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Education: 14-19 Reform

Volume 703: debated on Monday 30 June 2008

My honourable friend the Minister of State for Schools and 14-19 Learners (Jim Knight) has made the following Written Ministerial Statement.

Every young person deserves the chance to succeed in education, work and life. Our 14-to-19 changes will deliver that chance and new opportunities for young people in towns, cities and all settings. We know that rural and semi-rural areas face a particular set of challenges and we are committed to supporting these areas to overcome them.

Today I am publishing a report Delivering 14-19 Reforms in Rural Areas. This shows that rural areas are already deploying a range of solutions to ensure that young people get access to provision. With this report, I am pleased to announce that we are investing £23 million over the next two years in 40 rural and semi-rural areas in the country to drive local solutions and innovation, and ensure that choice is a reality for all young people. Specifically, we are funding the post of a transport and access co-ordinator in the 40 most rural areas and making available £1 million in capital to each of the 20 most rural areas.

I am also publishing an independent research survey that looks at 14-to-19 transport. This research found that in the short to medium term transport is not a significant issue for local areas. It has highlighted some longer-term challenges that we will work with local authorities to address as we move forward.

I am pleased to report that we have made very good progress in the development of the new diplomas. The chairs of the phase 4 diploma development partnerships have an excellent reputation in the areas they are leading on:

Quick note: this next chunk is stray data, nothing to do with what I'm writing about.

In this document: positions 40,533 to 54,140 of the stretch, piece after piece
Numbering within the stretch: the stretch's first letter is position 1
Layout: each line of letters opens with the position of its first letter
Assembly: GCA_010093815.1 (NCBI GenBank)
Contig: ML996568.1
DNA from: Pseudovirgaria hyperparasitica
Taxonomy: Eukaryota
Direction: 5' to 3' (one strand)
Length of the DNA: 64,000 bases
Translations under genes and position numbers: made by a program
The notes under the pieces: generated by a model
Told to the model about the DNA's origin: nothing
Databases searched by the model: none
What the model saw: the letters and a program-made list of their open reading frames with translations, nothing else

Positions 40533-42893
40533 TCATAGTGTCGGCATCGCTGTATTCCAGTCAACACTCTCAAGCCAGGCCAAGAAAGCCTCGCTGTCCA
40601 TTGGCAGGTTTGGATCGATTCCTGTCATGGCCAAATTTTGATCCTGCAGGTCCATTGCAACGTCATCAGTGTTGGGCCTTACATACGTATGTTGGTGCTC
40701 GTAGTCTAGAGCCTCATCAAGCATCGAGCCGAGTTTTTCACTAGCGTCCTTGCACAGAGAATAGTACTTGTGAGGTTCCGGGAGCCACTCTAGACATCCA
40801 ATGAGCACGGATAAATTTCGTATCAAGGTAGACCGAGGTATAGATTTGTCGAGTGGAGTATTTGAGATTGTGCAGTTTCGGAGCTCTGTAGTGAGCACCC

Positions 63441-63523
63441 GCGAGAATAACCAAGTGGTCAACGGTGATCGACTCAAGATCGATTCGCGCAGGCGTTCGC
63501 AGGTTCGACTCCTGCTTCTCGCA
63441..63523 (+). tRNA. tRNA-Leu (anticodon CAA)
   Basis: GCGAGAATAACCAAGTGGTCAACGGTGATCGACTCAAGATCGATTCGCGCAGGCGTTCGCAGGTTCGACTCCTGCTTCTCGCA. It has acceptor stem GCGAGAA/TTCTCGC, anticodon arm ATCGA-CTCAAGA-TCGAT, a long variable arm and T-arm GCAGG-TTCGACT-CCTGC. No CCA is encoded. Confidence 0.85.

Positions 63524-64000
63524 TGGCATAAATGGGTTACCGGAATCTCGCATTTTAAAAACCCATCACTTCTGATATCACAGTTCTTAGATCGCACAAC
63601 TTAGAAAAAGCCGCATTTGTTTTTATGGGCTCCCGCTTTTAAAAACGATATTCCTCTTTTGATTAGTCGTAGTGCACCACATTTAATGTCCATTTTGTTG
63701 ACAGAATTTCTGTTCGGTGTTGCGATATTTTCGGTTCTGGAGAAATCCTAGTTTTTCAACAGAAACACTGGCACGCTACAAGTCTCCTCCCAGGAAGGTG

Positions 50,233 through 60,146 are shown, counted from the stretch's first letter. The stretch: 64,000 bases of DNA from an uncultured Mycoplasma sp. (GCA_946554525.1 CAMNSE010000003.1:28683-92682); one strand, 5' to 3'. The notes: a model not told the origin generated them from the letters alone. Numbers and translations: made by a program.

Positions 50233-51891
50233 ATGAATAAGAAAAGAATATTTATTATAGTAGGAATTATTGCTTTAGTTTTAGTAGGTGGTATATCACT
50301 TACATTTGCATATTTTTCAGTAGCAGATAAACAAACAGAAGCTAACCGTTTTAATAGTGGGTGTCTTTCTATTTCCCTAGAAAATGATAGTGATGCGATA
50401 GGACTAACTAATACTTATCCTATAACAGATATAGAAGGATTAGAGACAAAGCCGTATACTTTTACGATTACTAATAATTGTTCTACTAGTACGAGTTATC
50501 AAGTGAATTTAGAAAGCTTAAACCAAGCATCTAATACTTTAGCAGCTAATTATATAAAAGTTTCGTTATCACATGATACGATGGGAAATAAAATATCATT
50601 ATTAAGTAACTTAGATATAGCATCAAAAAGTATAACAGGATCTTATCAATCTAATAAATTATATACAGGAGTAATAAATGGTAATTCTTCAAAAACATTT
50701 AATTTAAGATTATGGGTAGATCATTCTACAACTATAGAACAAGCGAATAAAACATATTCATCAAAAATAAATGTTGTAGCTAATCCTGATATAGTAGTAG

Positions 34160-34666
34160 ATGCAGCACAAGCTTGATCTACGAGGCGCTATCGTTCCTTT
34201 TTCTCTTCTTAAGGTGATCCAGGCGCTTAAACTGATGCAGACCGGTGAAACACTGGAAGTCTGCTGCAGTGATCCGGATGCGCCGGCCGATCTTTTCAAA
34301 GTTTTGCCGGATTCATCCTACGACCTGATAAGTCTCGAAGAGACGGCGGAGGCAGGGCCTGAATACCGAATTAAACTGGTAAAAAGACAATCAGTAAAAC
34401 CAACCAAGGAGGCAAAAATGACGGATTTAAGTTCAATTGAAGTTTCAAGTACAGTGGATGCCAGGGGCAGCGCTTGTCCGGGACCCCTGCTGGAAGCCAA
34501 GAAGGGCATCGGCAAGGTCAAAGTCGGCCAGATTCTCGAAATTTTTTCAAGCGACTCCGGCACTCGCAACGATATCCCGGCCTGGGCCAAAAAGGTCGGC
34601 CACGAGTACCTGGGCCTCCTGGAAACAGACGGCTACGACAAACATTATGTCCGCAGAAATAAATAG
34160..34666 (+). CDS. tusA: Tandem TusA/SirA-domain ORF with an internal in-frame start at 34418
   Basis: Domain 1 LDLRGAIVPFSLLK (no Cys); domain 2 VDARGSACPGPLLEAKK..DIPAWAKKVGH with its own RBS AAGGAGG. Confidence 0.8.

Professor Hugh Lawlor, chair of the science diploma development partnership, is a professor of education at Canterbury Christ Church University and director of the AstraZeneca Science Teaching Trust;

Sir Keith Ajegbo, chair of the humanities diploma development partnership, is a former head teacher who has led a government review on citizenship; and

Dr Terry Lamb, chair of the languages diploma development partnership, is a senior lecturer in education at the University of Sheffield and a governor of CILT, the National Centre for Languages.

Although we are still at a very early stage in the establishment of the phase 4 diploma development partnerships I am very pleased to announce that around 40 employers have already been engaged in them, including organisations such as AstraZeneca, ITN, G&J Seddon, Lovell, the Kier Group, the Association of the British Pharmaceutical Industry, the NHS, the Eden Project and the Victoria and Albert Museum.

We are also working to encourage independent schools to become involved in diploma delivery. It is important that diplomas be available in all parts of the schools sector. We have held a national conference for independent schools and a seminar for the 14 independent schools which have expressed an interest in diplomas. These include Polam Hall School in Darlington, which is approved for diploma delivery from September 2009, and Wellington College, which has announced that it hopes to deliver the engineering diploma from 2009.

I am also announcing today that we will work with independent schools to produce a protocol that sets out guidance for local authorities, schools and colleges on the arrangements, including fair financial and delivery arrangements, between independent schools and 14-to-19 consortia.